Point: Nobody purposes to waste their money. Successful people are busy people. They are wary of accountability in their personal lives because they experience oversight daily in their working lives. Facts reveal that help is needed. It takes effort to finally call the plumber to fix the leaking faucet. It takes an IFP to help people assess their spending habits, seriously consider what they actually need, and make hard choices to stop the spending drags on their budgets!

Sixth Parable: Standing Water
The Centers for Disease Control and Prevention (CDC) publishes warnings about the disease threat and other dangers associated with standing waters.11

  • Standing water can be a dangerous drowning risk for small children.
  • Standing water often contains contaminants that can lead to illness.
  • Exposure to standing water can cause wound infections, skin rash, gastrointestinal illness, and tetanus.

Healthy water is flowing water.

Application: Idle Money
According to Investopedia: “Idle funds refer to money that has not been invested and is, therefore, not earning interest or investment income. Idle funds are simply funds that are not deposited in an interest-bearing or investment tracking vehicle, that is, are not participating in the economic markets. These funds are often thought of as “wasted” funds since they do not appreciate in any manner.”12

How does idle money cause damage to one’s financial strength? When inflation is rising, the idle funds are in effect losing value as they are not even growing at the pace of rising costs. In addition, people everywhere are struggling financially. Charities regularly run short on funds. Underutilized funds (idle money) anywhere could be the difference in another person’s very existence.

Lynne Twist wrote a book entitled, “The Soul of Money: Transforming Your Relationship with Money and Life.” Here is a quote germane to this issue:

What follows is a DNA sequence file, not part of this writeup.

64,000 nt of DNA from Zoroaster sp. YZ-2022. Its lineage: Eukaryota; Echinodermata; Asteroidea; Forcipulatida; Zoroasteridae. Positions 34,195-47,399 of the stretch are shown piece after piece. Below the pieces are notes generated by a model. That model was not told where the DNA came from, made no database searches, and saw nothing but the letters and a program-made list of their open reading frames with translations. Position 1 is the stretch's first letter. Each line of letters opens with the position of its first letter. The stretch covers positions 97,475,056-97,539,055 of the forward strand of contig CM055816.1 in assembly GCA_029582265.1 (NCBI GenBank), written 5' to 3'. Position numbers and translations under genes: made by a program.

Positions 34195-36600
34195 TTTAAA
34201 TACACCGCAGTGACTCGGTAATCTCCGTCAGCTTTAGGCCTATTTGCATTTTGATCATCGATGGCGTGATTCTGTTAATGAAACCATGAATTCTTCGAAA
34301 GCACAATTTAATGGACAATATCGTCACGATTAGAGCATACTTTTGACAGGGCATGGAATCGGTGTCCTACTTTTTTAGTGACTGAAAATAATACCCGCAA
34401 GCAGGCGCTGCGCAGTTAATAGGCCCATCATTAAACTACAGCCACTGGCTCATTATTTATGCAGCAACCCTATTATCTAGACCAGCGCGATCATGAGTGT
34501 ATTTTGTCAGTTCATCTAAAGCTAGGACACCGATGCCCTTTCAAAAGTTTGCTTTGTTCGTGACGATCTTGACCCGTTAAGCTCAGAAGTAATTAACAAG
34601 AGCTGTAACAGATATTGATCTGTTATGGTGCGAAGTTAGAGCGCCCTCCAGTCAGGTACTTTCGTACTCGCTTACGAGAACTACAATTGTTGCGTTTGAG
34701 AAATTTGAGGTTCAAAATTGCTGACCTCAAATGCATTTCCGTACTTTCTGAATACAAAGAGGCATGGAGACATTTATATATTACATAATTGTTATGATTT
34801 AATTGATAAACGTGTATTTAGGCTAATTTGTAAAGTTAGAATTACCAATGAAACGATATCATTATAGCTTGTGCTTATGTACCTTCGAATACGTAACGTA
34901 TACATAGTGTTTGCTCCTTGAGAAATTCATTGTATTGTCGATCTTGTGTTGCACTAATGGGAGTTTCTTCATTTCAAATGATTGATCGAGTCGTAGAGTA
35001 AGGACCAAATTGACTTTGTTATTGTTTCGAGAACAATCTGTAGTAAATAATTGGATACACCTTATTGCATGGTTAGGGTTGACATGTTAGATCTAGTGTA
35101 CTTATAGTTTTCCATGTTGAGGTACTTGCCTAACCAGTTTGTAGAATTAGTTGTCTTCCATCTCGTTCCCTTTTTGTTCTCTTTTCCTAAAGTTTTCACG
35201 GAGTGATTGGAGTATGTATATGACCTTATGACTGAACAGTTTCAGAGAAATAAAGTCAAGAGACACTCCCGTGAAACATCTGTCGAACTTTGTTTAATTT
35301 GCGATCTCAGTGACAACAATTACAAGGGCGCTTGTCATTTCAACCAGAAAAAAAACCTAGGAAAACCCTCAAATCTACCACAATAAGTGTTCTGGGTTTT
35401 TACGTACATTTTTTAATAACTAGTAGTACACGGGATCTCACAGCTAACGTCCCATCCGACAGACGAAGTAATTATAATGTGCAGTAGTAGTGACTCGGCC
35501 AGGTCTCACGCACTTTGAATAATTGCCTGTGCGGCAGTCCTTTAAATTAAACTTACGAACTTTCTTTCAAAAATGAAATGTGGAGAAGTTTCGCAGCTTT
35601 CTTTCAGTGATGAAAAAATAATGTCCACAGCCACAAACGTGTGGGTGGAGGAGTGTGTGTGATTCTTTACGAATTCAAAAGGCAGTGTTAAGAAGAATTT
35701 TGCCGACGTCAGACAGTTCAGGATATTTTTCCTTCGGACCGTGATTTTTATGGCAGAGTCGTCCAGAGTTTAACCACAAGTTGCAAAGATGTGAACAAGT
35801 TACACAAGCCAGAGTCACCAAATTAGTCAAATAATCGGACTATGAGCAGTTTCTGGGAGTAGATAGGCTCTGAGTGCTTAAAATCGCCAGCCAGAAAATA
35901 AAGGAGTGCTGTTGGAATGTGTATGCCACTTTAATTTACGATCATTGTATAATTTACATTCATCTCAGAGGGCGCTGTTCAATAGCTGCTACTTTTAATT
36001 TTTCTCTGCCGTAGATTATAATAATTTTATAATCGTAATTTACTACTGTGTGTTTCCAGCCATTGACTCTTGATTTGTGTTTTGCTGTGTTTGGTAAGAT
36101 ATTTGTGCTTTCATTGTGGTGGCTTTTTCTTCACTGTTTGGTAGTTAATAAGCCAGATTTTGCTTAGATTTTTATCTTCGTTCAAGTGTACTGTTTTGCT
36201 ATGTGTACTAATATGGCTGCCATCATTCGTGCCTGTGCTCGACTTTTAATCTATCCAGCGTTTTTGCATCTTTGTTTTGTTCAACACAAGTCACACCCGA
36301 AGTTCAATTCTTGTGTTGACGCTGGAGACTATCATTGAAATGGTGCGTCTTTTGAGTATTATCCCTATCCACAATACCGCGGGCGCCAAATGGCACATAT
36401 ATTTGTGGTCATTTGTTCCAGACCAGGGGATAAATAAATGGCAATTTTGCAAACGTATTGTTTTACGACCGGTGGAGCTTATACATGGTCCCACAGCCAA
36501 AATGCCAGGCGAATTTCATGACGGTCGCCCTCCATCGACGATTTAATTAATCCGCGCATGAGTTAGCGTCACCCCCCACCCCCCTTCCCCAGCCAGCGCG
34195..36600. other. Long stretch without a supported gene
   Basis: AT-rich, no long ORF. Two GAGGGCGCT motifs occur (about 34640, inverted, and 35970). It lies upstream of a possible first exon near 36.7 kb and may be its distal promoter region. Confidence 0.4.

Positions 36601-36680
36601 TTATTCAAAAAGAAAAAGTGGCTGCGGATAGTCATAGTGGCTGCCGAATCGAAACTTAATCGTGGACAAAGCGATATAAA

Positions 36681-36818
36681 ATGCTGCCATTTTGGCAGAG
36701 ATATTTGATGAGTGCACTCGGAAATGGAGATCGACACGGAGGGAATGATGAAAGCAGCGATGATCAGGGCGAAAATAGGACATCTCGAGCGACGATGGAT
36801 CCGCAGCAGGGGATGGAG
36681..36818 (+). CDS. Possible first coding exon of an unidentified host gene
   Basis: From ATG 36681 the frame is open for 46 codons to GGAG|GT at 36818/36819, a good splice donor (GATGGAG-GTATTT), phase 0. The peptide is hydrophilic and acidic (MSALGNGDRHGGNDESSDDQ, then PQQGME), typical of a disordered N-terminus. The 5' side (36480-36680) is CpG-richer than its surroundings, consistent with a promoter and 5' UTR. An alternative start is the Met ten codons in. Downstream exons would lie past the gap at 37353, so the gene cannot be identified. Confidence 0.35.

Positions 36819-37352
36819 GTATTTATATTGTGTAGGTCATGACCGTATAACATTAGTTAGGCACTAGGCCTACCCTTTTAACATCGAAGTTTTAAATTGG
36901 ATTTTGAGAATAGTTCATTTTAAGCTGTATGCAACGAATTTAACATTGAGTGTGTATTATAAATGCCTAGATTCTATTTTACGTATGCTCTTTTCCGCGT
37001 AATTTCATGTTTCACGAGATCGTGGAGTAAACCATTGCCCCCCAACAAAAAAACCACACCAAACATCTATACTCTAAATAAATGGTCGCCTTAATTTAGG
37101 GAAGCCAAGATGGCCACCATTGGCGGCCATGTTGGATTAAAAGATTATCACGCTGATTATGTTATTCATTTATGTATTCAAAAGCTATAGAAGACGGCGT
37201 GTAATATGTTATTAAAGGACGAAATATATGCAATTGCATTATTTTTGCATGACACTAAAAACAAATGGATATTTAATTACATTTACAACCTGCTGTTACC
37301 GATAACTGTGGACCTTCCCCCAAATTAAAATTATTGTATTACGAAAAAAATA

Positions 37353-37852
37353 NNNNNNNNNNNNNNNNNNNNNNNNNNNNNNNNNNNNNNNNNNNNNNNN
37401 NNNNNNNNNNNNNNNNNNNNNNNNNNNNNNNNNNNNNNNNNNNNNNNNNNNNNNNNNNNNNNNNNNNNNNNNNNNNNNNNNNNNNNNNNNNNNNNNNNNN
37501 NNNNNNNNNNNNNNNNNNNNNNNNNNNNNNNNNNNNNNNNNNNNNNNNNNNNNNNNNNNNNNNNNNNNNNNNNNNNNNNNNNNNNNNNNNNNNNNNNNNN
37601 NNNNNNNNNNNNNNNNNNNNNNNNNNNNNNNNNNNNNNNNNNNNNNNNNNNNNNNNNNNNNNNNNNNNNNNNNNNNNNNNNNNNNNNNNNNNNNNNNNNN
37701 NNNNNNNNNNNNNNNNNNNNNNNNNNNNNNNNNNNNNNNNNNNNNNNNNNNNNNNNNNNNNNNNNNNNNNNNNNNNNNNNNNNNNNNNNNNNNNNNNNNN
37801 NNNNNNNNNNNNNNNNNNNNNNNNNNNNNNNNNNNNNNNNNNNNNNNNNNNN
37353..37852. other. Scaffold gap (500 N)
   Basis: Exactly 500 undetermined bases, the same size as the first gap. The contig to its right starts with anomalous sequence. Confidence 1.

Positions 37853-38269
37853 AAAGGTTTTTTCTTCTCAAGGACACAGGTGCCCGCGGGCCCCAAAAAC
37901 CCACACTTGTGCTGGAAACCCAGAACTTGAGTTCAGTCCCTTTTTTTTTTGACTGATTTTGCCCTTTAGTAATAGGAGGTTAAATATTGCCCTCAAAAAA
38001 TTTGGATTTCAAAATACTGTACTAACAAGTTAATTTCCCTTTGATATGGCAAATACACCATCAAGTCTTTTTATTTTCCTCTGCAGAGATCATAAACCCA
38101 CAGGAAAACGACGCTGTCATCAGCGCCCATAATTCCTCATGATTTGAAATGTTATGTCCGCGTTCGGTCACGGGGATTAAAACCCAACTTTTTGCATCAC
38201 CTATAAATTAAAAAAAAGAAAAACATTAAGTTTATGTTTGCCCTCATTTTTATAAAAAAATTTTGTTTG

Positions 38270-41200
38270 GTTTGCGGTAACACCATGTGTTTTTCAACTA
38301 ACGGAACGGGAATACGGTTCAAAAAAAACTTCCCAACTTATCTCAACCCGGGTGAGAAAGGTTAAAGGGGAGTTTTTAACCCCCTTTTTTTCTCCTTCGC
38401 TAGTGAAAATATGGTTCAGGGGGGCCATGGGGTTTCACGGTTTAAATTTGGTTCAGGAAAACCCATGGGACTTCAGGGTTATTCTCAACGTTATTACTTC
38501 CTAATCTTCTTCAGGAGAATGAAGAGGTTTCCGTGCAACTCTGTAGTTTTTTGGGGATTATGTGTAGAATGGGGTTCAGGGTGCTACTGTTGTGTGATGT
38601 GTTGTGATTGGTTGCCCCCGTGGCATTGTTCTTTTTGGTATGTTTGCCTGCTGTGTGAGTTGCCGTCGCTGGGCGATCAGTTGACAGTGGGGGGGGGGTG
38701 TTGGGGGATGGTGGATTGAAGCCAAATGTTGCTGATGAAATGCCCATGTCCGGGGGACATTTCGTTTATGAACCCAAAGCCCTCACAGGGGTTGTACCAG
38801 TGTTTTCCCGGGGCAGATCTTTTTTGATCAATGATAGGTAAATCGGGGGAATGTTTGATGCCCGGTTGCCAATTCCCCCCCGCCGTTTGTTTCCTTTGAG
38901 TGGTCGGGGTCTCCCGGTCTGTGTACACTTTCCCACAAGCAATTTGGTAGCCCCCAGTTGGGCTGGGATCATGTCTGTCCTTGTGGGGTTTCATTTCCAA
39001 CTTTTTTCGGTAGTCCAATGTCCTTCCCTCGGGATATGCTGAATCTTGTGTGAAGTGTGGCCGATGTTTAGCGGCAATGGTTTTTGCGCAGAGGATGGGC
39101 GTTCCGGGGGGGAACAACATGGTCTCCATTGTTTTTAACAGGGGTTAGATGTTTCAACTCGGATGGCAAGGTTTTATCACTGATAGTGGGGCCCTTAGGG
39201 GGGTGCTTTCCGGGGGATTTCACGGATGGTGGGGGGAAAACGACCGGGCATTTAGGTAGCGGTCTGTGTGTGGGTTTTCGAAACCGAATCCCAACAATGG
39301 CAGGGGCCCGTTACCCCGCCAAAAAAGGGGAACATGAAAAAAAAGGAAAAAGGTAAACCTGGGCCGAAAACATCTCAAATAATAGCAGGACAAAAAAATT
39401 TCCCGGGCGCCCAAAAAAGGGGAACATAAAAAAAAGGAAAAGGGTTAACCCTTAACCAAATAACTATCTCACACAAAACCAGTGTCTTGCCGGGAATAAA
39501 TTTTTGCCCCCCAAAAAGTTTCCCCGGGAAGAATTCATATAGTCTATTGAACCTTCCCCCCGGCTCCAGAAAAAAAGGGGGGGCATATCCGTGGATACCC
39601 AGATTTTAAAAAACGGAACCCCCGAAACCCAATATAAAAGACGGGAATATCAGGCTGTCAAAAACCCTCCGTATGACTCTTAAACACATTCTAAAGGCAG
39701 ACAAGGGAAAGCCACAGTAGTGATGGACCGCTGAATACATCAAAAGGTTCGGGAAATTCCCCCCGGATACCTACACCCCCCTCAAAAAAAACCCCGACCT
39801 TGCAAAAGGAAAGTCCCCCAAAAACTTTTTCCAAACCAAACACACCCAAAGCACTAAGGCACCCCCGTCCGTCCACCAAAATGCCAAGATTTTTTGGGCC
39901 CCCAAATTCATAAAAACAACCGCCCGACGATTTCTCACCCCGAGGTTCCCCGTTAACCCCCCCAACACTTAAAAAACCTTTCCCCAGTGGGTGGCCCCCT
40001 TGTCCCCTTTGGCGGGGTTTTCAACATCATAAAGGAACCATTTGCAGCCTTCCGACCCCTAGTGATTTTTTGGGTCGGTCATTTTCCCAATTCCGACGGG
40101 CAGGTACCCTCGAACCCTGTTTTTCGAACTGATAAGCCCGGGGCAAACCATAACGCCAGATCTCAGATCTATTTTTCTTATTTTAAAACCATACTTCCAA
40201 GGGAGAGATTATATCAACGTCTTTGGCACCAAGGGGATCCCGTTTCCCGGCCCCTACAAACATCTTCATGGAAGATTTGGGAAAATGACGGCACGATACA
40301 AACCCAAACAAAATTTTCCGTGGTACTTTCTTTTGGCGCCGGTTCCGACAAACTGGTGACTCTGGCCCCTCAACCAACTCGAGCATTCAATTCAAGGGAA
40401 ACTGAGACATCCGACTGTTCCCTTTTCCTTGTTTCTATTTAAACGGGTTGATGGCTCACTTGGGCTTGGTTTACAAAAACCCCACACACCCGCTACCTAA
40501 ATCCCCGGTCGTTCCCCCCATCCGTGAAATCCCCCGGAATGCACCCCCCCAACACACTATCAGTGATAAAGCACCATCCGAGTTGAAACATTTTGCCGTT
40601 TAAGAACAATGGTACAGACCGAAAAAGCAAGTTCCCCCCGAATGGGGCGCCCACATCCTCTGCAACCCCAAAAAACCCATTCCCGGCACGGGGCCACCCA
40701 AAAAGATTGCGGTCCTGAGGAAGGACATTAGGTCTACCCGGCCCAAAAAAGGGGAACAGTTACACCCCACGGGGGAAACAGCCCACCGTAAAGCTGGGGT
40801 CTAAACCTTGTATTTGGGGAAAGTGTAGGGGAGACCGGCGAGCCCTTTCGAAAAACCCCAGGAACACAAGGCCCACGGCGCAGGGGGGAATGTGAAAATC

“Money carries our intention. If we use it with integrity, then it carries integrity forward. Let your soul inform your money and your money express your soul. Money flows through all our lives, sometimes like a rushing river, and sometimes like a trickle. When it is flowing, it can purify, cleanse, create growth, and nourish. But when it is blocked or held too long, it can grow stagnant and toxic to those withholding or hoarding it.”13

Point: Every IFP has the opportunity to make the world a better place by addressing the presence of idle money sitting in each client’s portfolio. The possibilities are endless for such funds to move from stagnation to unimagined prosperousness and productiveness.

Water is an amazing substance.

  • The heat capacity of water is more than twice the heat capacity of natural mineral and rock material. Oceans tend to even out temperature differences on Earth.
  • Water is the best all-around solvent. More solid substances dissolve in water than in any other liquid. Because of this, living things are made mostly of water.